Moving to using blob storage can be tricky at times. The differences
between Windows Azure blob storage and a normal filesystem are
significant, and though smaller, there are also significant differences
between Azure blobs and other cloud blob services such as Amazon’s
These issues are amplified by how similar all these services are.
Windows Azure blobs make every blob look like a file, but you must keep in
mind that, at the bottom, they’re not files, and that there are
differences. Similarly, users of other cloud storage services expect
similar design patterns and architecture to work unmodified, and they
consequently run into “gotchas” because of underlying differences.
Let’s take a look at some characteristics of blob storage that often
trip up users.
1. Requests Could Fail
Think about a typical file server. It is sitting in a corner
somewhere (or on a rack) connected by a gigabit Ethernet connection to
your server running your application. Now, think about the same scenario
when your application talks to Windows Azure blob storage.
First, blob storage is spread out over several hundred (if not
thousand) individual nodes, and a lot more networking magic is
happening. Also, if your application is not hosted on Windows Azure, you
must make several networking hops to even get to the Windows Azure data
centers and talk to blob storage. As anyone who has spent time in
networking can tell you, requests can fail from time to time. Even if
your application is hosted on Windows Azure, you might see blips if
you’re hosted on different data centers, or even in the same data
center, because of network/software issues.
These errors can manifest in several forms. Timeout errors can
show up when there is an issue between your code and the Windows Azure
data centers. Errors can occur even when the request reaches Windows
Azure—the service might be experiencing an outage or might experience an
internal error. Your application must be resilient to such errors. The
right way to deal with these errors is to back off and retry the
request. When you see repeated errors and you’re confident that this
isn’t an issue in your code, you should exponentially back off and try
with longer and longer delays.
Timeout errors could show up when transferring large amounts of
data in a single request. When dealing with large blobs, split
interactions with them into smaller chunks. When uploading a big blob,
split it into multiple blocks. When reading a large blob, use HTTP range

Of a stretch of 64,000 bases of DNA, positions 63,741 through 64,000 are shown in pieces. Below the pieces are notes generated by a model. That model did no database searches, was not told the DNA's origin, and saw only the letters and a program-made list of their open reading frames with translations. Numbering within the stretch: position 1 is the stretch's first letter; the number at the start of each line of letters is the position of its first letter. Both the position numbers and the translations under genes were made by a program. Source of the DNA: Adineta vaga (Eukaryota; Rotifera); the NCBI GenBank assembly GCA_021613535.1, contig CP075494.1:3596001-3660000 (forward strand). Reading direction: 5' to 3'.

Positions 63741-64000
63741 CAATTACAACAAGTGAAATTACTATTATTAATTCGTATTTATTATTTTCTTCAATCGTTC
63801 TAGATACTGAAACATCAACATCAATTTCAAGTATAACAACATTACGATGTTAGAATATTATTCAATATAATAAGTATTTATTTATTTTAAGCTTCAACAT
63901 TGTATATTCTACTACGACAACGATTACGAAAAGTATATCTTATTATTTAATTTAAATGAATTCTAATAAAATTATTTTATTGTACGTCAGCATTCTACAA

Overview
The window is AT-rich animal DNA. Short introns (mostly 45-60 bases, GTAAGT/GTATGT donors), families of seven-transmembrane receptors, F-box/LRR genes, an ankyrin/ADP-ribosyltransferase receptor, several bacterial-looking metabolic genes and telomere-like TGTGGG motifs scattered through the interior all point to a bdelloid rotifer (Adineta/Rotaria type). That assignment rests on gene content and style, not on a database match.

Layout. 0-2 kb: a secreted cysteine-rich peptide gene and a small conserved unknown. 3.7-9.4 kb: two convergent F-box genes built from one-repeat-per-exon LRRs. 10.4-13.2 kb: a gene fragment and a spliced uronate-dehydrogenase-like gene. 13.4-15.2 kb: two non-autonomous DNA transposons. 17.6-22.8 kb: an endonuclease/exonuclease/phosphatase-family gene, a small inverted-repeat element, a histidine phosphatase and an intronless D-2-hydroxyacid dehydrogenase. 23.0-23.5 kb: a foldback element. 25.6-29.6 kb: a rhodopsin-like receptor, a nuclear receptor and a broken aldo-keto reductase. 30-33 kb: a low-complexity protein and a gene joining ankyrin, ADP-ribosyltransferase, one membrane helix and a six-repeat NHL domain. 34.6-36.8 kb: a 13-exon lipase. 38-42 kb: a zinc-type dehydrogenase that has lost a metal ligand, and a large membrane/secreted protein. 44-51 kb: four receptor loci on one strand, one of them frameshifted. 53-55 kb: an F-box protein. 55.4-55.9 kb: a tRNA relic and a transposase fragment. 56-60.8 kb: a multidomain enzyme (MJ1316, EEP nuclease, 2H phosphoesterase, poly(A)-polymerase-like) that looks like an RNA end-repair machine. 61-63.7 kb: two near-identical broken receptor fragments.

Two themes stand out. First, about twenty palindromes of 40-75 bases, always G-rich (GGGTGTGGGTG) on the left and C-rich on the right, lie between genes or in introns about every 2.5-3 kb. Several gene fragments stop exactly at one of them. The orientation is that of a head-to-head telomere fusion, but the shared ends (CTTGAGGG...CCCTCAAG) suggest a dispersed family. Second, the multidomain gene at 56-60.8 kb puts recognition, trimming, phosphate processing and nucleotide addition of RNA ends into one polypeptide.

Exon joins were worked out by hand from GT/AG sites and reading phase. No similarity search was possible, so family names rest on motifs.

requests, and keep track of progress so that you can resume reading a
blob if you experience an error.
Finally, if you consistently see errors, contact Microsoft, since
this could be caused by a bug in the blob service itself, or by an
ongoing outage with Windows Azure. You can look at the status of the
various Windows Azure services at http://www.microsoft.com/windowsazure/support/status/servicedashboard.aspx.
These are extremely rare, but they do happen!
2. Changes Are Reflected Instantly
If you haven’t used any other cloud storage service, you can
safely skip this discussion. If you are familiar with other cloud
storage services, you have probably dealt with some of them being
eventually consistent. Essentially, changes you make take some time to
propagate. The Windows Azure blob service is different in that all
changes are reflected instantly. Whatever your operation—creating a blob
or a container, writing data, or deleting a blob or a container—every
client accessing your storage account will see those changes
This does not necessarily mean that your data is deleted from
Windows Azure’s disks instantly. Windows Azure reflects changes
instantly, so when you delete a blob or a container, no one can access
it. However, space is recovered lazily, so your data will be deleted
eventually. However, this delay is very short, so you don’t need to
worry about your data lingering on Microsoft’s servers.
3. Compressed Content
You may often want to compress content to reduce bandwidth
costs and to improve performance. Fewer bytes sent over the wire means
less time spent in the network. Typically, you do this by enabling an
option on your web server. However, the Windows Azure blob service
doesn’t support compressing content on the fly.
In other words, you can’t make it gzip-compress bytes as it serves
them. One workaround you can use is to compress content before you store
it in Windows Azure blob storage. Later in this chapter, you’ll learn
how to do this in a manner where browsers can automatically decompress